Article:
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Braille

Shira Yehudit Djlilmand

The invention of Braille opened up a whole new world to the sight-impaired. What exactly is Braille writing, and who invented it?

Wednesday, November 10, 2010

You might be surprised to learn that Braille wasn’t originally designed for the blind at all, but for the French army. Napoleon demanded a code that soldiers could use to pass on messages without speaking and without light, either of which could give away the soldiers’ position to the enemy.

Charles Barbier de la Selle, an army general, came up with a system, called night-writing, which used twelve raised dot cells to represent the sounds of the words. De la Selle’s system was too complicated to be used by the army, but when the general paid a visit to the National Institute for the Blind in Paris to demonstrate his system, he met a man named Louis Braille, who had been blind from the age of three but badly wanted to learn.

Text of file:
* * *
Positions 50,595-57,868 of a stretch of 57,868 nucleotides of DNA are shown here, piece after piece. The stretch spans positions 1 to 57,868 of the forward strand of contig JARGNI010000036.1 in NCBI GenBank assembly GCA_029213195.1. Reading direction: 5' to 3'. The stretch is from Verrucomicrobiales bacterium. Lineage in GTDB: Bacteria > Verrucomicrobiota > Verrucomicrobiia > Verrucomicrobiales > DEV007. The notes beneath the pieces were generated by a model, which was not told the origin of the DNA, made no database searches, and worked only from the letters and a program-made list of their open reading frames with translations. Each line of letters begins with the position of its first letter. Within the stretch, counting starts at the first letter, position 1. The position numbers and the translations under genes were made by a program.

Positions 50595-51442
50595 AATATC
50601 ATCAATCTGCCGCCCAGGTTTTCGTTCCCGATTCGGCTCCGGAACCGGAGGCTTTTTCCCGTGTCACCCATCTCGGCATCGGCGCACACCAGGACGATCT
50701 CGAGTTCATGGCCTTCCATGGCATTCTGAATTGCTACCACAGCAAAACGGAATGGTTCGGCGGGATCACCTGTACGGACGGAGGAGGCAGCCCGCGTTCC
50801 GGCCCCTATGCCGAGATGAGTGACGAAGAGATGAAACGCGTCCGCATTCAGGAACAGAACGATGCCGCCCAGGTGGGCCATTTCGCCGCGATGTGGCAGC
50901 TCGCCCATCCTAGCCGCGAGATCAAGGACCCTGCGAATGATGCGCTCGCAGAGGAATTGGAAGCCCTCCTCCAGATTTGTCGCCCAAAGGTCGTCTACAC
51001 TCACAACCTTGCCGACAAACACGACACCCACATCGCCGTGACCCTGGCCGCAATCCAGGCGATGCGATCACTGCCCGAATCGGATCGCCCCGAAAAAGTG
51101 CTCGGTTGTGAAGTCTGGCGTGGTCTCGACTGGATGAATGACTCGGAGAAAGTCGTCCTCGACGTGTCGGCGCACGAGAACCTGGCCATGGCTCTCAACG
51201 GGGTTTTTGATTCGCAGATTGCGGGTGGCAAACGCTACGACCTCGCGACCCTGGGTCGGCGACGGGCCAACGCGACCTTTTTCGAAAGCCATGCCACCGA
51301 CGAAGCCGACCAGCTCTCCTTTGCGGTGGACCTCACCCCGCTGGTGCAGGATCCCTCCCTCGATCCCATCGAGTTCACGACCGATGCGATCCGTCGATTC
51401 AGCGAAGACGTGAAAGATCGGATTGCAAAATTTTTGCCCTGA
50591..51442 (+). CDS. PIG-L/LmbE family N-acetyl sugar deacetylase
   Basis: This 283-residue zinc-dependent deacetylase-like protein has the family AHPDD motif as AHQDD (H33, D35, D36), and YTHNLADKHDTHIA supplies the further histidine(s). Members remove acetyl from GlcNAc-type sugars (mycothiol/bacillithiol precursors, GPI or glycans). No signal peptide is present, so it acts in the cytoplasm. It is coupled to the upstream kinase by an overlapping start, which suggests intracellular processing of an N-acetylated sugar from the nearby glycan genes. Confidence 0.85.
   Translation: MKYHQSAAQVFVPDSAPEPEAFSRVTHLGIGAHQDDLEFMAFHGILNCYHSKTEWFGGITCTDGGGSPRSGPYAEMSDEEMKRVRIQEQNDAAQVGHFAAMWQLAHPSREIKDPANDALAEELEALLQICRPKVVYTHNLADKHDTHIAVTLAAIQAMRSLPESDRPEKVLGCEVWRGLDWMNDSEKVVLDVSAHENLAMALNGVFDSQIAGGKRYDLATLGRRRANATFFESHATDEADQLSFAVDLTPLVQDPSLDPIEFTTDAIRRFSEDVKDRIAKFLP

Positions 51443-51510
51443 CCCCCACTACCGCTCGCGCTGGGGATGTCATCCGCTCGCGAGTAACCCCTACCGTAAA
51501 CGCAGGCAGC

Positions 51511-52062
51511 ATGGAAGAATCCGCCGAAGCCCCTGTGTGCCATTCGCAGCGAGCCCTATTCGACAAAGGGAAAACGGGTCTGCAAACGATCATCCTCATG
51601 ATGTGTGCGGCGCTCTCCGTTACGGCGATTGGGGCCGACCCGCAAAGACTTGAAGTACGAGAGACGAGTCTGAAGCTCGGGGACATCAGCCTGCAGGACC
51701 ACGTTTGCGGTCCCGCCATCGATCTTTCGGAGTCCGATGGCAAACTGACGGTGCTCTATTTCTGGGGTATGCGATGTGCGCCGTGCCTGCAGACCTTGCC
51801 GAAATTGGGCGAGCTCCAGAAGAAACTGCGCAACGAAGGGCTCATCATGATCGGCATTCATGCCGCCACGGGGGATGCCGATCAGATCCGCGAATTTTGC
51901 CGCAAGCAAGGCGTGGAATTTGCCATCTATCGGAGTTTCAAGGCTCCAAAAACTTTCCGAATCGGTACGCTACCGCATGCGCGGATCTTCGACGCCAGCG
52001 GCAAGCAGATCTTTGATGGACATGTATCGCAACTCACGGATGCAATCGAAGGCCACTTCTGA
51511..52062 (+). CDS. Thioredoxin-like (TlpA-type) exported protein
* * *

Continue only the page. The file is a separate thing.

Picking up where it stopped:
Braille realized that de la Selle’s system didn’t work because the twelve dot symbols were too big for the human finger to touch in one go without moving, and so one couldn’t read the symbols quickly enough. Braille had the bright idea of using a six-dot cell instead, which was small enough to be “read” in one go.

His idea worked, and Braille was born — the first reading system for the blind.

 

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